Monday was quite a scary day – with the bad weather which was affecting parts of the UK also hitting the west coast of Portugal. The initial weather warning was a red alert for the western side of Portugal from Lisbon to the north – so we really didn’t think much about it down here on the southern Algarve coast.
We happened to be walking along Ferragudo’s harbour in the late afternoon when we looked out to sea past the breakwater and saw some pretty big waves! It was quite scary as they were actually bigger than the horizon – which was something we had never seen before. The water in the harbour was rushing in very fast, and we knew we were not even at high tide yet; the water was coming in the harbour in waves and it felt strangely ominous. Lots of locals were coming out to look at it too – so we decided to retreat to higher ground rather quickly!
We headed up to park on the cliffs above Praia de Molhe, one of our favourite small beaches between Ferragudo and Carvoeiro, which is normally a favourite small beach for surfers offering a gentle stroll along the breakwater to the lighthouse. Lots of locals were already there at the car park at the top and the sight took our breath away – gone was the usual view of gentle waves lapping onto a golden sandy beach – instead the sea was ferocious, kicking up giant waves and storming onto the beach area, which was completely submerged.
The waves crashing up onto the cliffs before they even reached the beach area were startling – we have never seen them so high before:
And then they continued to roll in – completely covering the lighthouse as they streamed forward – and flowing over the breakwater:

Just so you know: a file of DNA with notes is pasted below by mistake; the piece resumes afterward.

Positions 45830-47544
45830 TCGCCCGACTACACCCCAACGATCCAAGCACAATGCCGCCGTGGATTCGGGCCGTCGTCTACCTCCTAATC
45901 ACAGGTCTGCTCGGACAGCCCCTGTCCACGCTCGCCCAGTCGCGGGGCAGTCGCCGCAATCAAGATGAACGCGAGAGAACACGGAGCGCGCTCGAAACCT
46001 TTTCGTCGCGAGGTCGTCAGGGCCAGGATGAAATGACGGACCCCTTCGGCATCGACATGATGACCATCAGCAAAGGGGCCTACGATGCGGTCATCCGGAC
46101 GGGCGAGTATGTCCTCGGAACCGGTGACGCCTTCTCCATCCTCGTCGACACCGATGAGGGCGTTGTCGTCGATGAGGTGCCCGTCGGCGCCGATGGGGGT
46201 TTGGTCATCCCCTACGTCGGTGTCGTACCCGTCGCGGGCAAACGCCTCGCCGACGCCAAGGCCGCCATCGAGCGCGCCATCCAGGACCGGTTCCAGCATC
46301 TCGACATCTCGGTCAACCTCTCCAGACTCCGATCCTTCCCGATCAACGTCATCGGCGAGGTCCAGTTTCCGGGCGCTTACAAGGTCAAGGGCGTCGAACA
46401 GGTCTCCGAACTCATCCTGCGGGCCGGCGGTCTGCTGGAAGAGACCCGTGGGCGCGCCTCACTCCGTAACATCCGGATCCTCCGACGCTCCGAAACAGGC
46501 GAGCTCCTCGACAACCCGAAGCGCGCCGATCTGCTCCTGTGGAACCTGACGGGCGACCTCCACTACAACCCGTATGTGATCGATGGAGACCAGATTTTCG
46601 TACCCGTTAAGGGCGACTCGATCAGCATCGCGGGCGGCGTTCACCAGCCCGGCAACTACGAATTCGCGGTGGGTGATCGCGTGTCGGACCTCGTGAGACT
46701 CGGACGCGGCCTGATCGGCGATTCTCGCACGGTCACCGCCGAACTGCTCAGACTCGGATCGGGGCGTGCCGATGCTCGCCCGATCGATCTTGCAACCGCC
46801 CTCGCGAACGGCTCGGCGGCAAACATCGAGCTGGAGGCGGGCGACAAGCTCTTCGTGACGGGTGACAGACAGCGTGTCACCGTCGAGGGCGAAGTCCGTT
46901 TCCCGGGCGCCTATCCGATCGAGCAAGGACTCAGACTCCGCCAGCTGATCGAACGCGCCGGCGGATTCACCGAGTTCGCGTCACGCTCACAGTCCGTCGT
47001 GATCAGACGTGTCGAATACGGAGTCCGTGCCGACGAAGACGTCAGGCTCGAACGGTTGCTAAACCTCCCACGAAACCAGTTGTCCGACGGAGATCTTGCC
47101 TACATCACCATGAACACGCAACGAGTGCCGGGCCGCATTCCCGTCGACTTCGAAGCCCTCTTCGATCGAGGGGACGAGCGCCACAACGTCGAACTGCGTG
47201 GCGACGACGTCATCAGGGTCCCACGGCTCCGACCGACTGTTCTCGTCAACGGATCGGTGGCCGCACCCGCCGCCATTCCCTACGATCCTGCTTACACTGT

You can see the difference here between these two shots as the waves relented for a second in the shot above- until the next powerful one arrived in the shot below:
As it got dark and high tide approached, the sea seemed to turn even more menacingly strong, sending waves crashing right into the little beach café.
The waves caused damage across the Algarve, it seems that Armação de Péra, Carvoeiro, Praia da Rocha and Portimão were some of the worst affected areas – we could see the waves crashing onto Praia da Rocha beach from where we were stood on the cliffs:
It was a very sobering time standing safely on the cliffs but watching the immense power of the sea claiming land and crashing up the rocks of the cliffs below us. As it got darker the sound of the waves seemed to be magnified – there were a lot of local people stood watching on the cliffs – but no-one was speaking – all just stood in silence, witnessing an eerie and spectacular sight.
It wasn’t until morning that the extent of the damage was uncovered – the Portugal News have reported this in detail on their website – link here – with information showing the debris and damage across many small coastal villages.
Here is the little beach café on Praia de Molhe beach this morning:
You can also clearly see the strength of the waves when you look at the breakwater this morning – the rocks that are now scattered across the walkway are giant boulders – they have been moved as if they were small pebbles:
Although the bad weather had been forecast, it really did seem to take locals by surprise here – we have since discovered this really handy surfers’ website which has a great ‘wave simulation’ programme which will show you the strength of the forecasted waves for the next three days – it’s simple and effective – click here to view the site.
As the clean-up and repairs begin, we are saddened to see how much damage has been caused to small local businesses and beaches – and wonder how long it will be before our beloved little Praia de Molhe beach is back to normal:
If you would like to know more about the weather in the Algarve – when we don’t have unprecedented storm surges forecast – you might enjoy reading this post: